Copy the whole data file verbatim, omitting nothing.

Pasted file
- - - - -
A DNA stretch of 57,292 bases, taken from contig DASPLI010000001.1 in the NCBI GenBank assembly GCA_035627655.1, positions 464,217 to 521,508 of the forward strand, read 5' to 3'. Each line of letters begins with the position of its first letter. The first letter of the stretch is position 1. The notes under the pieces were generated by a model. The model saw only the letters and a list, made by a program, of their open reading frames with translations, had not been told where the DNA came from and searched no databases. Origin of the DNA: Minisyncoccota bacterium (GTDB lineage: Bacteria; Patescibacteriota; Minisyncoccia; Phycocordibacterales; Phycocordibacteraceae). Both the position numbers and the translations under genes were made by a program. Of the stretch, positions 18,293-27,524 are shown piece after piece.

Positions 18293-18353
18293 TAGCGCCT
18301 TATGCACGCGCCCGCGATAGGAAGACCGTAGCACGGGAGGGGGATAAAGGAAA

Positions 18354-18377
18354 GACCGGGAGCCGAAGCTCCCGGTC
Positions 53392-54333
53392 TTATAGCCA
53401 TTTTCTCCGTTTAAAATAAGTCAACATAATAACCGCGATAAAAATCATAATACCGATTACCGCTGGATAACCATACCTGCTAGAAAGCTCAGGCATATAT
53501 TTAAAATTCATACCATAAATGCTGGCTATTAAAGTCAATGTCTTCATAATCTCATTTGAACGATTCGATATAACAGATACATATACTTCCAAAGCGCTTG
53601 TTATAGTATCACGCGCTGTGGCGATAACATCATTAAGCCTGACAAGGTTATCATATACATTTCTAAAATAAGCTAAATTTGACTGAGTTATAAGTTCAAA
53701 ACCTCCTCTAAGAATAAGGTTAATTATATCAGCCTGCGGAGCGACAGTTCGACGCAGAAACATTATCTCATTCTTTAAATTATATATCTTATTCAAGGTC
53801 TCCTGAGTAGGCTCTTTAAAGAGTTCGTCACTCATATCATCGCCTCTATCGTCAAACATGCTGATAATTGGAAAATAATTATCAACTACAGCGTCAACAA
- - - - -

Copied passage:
A DNA stretch of 57,292 bases, taken from contig DASPLI010000001.1 in the NCBI GenBank assembly GCA_035627655.1, positions 464,217 to 521,508 of the forward strand, read 5' to 3'. Each line of letters begins with the position of its first letter. The first letter of the stretch is position 1. The notes under the pieces were generated by a model. The model saw only the letters and a list, made by a program, of their open reading frames with translations, had not been told where the DNA came from and searched no databases. Origin of the DNA: Minisyncoccota bacterium (GTDB lineage: Bacteria; Patescibacteriota; Minisyncoccia; Phycocordibacterales; Phycocordibacteraceae). Both the position numbers and the translations under genes were made by a program. Of the stretch, positions 18,293-27,524 are shown piece after piece.

Positions 18293-18353
18293 TAGCGCCT
18301 TATGCACGCGCCCGCGATAGGAAGACCGTAGCACGGGAGGGGGATAAAGGAAA

Positions 18354-18377
18354 GACCGGGAGCCGAAGCTCCCGGTC
Positions 53392-54333
53392 TTATAGCCA
53401 TTTTCTCCGTTTAAAATAAGTCAACATAATAACCGCGATAAAAATCATAATACCGATTACCGCTGGATAACCATACCTGCTAGAAAGCTCAGGCATATAT
53501 TTAAAATTCATACCATAAATGCTGGCTATTAAAGTCAATGTCTTCATAATCTCATTTGAACGATTCGATATAACAGATACATATACTTCCAAAGCGCTTG
53601 TTATAGTATCACGCGCTGTGGCGATAACATCATTAAGCCTGACAAGGTTATCATATACATTTCTAAAATAAGCTAAATTTGACTGAGTTATAAGTTCAAA
53701 ACCTCCTCTAAGAATAAGGTTAATTATATCAGCCTGCGGAGCGACAGTTCGACGCAGAAACATTATCTCATTCTTTAAATTATATATCTTATTCAAGGTC
53801 TCCTGAGTAGGCTCTTTAAAGAGTTCGTCACTCATATCATCGCCTCTATCGTCAAACATGCTGATAATTGGAAAATAATTATCAACTACAGCGTCAACAA